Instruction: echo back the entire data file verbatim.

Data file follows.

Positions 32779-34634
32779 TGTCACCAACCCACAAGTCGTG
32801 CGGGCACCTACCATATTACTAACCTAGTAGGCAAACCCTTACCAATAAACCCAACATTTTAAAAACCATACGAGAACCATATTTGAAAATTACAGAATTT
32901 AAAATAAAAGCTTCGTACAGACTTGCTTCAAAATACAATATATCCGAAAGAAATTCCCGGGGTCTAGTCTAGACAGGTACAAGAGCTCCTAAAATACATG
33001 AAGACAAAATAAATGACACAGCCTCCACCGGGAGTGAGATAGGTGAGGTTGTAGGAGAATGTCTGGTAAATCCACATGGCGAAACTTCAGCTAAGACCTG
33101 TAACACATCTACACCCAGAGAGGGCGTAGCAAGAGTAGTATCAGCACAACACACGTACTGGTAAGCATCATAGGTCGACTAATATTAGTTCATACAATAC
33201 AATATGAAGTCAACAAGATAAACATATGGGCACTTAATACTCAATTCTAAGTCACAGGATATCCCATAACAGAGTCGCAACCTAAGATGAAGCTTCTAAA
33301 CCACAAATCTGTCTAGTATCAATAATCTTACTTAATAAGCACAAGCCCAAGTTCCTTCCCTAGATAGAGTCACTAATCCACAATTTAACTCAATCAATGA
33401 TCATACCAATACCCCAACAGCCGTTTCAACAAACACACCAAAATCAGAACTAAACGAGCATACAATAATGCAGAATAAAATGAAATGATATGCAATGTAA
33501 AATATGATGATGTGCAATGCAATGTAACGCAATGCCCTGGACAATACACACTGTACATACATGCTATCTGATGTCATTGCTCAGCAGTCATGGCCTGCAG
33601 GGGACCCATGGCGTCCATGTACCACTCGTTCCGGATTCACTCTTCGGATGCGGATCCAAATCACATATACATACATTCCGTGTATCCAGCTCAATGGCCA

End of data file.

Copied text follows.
Positions 32779-34634
32779 TGTCACCAACCCACAAGTCGTG
32801 CGGGCACCTACCATATTACTAACCTAGTAGGCAAACCCTTACCAATAAACCCAACATTTTAAAAACCATACGAGAACCATATTTGAAAATTACAGAATTT
32901 AAAATAAAAGCTTCGTACAGACTTGCTTCAAAATACAATATATCCGAAAGAAATTCCCGGGGTCTAGTCTAGACAGGTACAAGAGCTCCTAAAATACATG
33001 AAGACAAAATAAATGACACAGCCTCCACCGGGAGTGAGATAGGTGAGGTTGTAGGAGAATGTCTGGTAAATCCACATGGCGAAACTTCAGCTAAGACCTG
33101 TAACACATCTACACCCAGAGAGGGCGTAGCAAGAGTAGTATCAGCACAACACACGTACTGGTAAGCATCATAGGTCGACTAATATTAGTTCATACAATAC
33201 AATATGAAGTCAACAAGATAAACATATGGGCACTTAATACTCAATTCTAAGTCACAGGATATCCCATAACAGAGTCGCAACCTAAGATGAAGCTTCTAAA
33301 CCACAAATCTGTCTAGTATCAATAATCTTACTTAATAAGCACAAGCCCAAGTTCCTTCCCTAGATAGAGTCACTAATCCACAATTTAACTCAATCAATGA
33401 TCATACCAATACCCCAACAGCCGTTTCAACAAACACACCAAAATCAGAACTAAACGAGCATACAATAATGCAGAATAAAATGAAATGATATGCAATGTAA
33501 AATATGATGATGTGCAATGCAATGTAACGCAATGCCCTGGACAATACACACTGTACATACATGCTATCTGATGTCATTGCTCAGCAGTCATGGCCTGCAG
33601 GGGACCCATGGCGTCCATGTACCACTCGTTCCGGATTCACTCTTCGGATGCGGATCCAAATCACATATACATACATTCCGTGTATCCAGCTCAATGGCCA